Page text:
By Dan Kaplan
My mouth feels like the inside of a volcano.
I am crying, sweating and shivering all at once.
I am simultaneously feeling every sensation I have felt since birth.
I’ve just finished a plate of Quaker Steak and Lube’s Triple Atomic hot wings. Five of them, to be exact.
Apparently they’re not allowed to give out more than five in one sitting.
These are wings so hot, you get a T-shirt and your name on the wall if you finish them; so utterly, devastatingly spicy that you have to sign a waiver before they bring your order out.
To put this in perspective, Quaker Steak and Lube uses the Scoville spicy heat scale on its menu to entice customers to their hottest wing varieties (or perhaps to scare them away). According to the menu, any sauce listed with a value of more than 30,000 Scoville units is considered “insane.” The Triple Atomic wing sauce – made with ghost chili peppers – is rated at 500,000.
This is my story.
I order my five wings and a pint of Guinness; the latter intended to numb my nerves before the challenge, and my mouth after. As we wait, I’m surprisingly calm. I’ve been more nervous before final exams.
But then it hits me. As we sign our waivers, I tense up a bit. When our waitress brings out the six servings of bleu cheese dressing and three orders of celery, my breathing gets a bit heavier.
And then the wings come out.
My roommate digs in immediately, plowing through his order as if on deadline. I sit back and observe for a bit. I give the wings a little sniff and discover that, unfortunately, you can’t smell spiciness. After half a minute, I dig in.
The first bite is shockingly…tame. I taste the meat more than the spicy assault I’d expected. But my second bite starts the disaster. I start to hiccup. Repeatedly. This is not going well.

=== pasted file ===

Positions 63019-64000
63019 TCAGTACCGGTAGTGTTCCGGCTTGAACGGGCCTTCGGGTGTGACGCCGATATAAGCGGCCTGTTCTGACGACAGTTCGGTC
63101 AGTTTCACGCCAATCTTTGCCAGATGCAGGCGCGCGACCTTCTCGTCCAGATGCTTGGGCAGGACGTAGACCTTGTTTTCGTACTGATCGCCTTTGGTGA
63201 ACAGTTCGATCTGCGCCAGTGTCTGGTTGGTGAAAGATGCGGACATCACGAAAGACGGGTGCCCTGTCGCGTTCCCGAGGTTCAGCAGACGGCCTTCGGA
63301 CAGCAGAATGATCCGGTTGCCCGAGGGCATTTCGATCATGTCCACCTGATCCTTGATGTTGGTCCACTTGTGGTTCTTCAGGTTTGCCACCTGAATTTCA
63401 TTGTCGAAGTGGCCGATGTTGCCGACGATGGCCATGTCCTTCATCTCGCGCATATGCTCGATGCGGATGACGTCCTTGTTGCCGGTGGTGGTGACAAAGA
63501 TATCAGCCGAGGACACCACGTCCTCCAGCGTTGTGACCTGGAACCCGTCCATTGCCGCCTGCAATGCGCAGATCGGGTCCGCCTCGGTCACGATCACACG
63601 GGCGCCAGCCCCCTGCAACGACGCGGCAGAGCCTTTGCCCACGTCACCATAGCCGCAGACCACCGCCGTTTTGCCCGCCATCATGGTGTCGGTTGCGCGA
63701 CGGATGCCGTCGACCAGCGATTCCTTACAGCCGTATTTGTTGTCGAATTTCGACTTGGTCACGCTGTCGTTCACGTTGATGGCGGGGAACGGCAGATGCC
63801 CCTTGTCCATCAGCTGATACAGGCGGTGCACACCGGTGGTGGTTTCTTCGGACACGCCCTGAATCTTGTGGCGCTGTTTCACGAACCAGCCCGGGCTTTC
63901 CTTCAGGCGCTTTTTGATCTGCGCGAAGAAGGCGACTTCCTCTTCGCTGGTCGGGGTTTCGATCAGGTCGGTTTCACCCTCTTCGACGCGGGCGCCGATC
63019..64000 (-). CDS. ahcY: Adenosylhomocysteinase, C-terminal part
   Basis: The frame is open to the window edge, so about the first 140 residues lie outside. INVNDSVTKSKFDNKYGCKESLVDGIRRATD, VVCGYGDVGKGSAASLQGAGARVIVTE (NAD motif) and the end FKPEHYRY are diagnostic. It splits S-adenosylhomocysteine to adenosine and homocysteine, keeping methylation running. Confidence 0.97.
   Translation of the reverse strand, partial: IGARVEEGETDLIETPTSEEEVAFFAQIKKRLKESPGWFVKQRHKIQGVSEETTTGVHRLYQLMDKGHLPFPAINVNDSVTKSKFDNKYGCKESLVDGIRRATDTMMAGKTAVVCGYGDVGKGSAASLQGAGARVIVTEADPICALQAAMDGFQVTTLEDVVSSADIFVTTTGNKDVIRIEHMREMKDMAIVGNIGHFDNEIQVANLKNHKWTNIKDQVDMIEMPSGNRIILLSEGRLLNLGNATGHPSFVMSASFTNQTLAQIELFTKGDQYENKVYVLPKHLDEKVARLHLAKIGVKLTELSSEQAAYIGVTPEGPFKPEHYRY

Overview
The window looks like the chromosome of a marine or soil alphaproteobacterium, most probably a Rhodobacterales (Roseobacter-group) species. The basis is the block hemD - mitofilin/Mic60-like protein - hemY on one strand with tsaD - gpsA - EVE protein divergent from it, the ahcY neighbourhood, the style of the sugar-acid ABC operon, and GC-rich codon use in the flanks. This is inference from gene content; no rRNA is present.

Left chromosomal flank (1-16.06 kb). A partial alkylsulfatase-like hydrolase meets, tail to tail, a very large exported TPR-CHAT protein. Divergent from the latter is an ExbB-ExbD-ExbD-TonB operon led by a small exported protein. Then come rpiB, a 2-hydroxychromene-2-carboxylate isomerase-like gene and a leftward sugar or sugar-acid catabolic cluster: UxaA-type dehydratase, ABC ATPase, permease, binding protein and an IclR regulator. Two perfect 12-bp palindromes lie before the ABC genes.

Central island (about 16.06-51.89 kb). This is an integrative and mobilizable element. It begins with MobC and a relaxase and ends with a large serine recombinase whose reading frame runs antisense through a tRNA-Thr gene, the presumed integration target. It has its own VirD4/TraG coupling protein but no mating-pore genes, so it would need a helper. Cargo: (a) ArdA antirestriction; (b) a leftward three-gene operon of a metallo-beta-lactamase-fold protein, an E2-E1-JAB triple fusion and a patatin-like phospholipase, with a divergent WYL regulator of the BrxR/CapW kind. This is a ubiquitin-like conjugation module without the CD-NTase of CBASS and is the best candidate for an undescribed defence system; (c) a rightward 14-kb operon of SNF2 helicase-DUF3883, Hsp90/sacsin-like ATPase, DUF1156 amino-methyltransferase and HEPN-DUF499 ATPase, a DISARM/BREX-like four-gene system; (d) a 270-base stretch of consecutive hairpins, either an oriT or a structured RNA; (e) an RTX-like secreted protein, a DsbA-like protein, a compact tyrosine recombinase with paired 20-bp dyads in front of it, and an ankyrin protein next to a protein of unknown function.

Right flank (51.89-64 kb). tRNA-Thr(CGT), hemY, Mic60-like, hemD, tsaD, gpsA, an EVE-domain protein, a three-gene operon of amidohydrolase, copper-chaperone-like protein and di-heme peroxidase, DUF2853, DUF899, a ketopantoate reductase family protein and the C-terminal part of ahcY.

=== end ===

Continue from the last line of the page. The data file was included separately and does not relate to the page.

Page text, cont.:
The spices begin to strike in full force by the second wing. I feel a burning sensation on both the inside of my mouth and my lips. I keep going, but start stopping every other bite for water, Guinness, or even celery and bleu cheese – both of which I normally hate but have now become my saviors.
At this point, there’s no turning back. If you eat two Triple Atomic wings, you’ll most likely eat all five; even if you stop after two, the damage has already been done. Your mouth already feels like it’s been doused in gasoline and set aflame. If you’re going to suffer through that, you may as well go for broke and knock them all out.
So I do.
After the third wing, the sweat starts to accumulate and the tears begin to fall. I am downing entire glasses of water between wings. My roommate has finished all five of his wings before I’ve even made it through my third. He is inhuman. Wing number four eventually goes down, but with considerably more effort than the previous ones required. I contemplate calling it quits right there.
But I see our waitress approaching and push through it. The last wing goes down in three bites, the last of which takes an excruciating amount of time as I try to separate the wing bones to access the meat in the middle. But in the end, I conquer. The waitress inspects my plate, and I’ve passed.
My test is far from over.
I spend the next 20 minutes stewing. I drink what feels like two gallons of water but which, in reality, is just a pitcher-full. I munch on celery; I take occasional sips of my Guinness, which I don’t even end up finishing. I grunt occasionally for no reason at all.
This has taken a lot out of me.
As the rest of our party sits and enjoys their normal meals, my roommate and I begin to recover. We go to take our pictures by Quaker Steak’s “Wall of Flame,” collect our T-shirts and leave. I take a deep breath of fresh air when I step out; this does absolutely nothing to cool my mouth. Damn.
But in the car ride back, my temperature begins to return to normal. The ability to talk slowly returns to me, and doesn’t even cause much pain in my mouth.
I sit back, arms folded across my chest, feeling satisfied.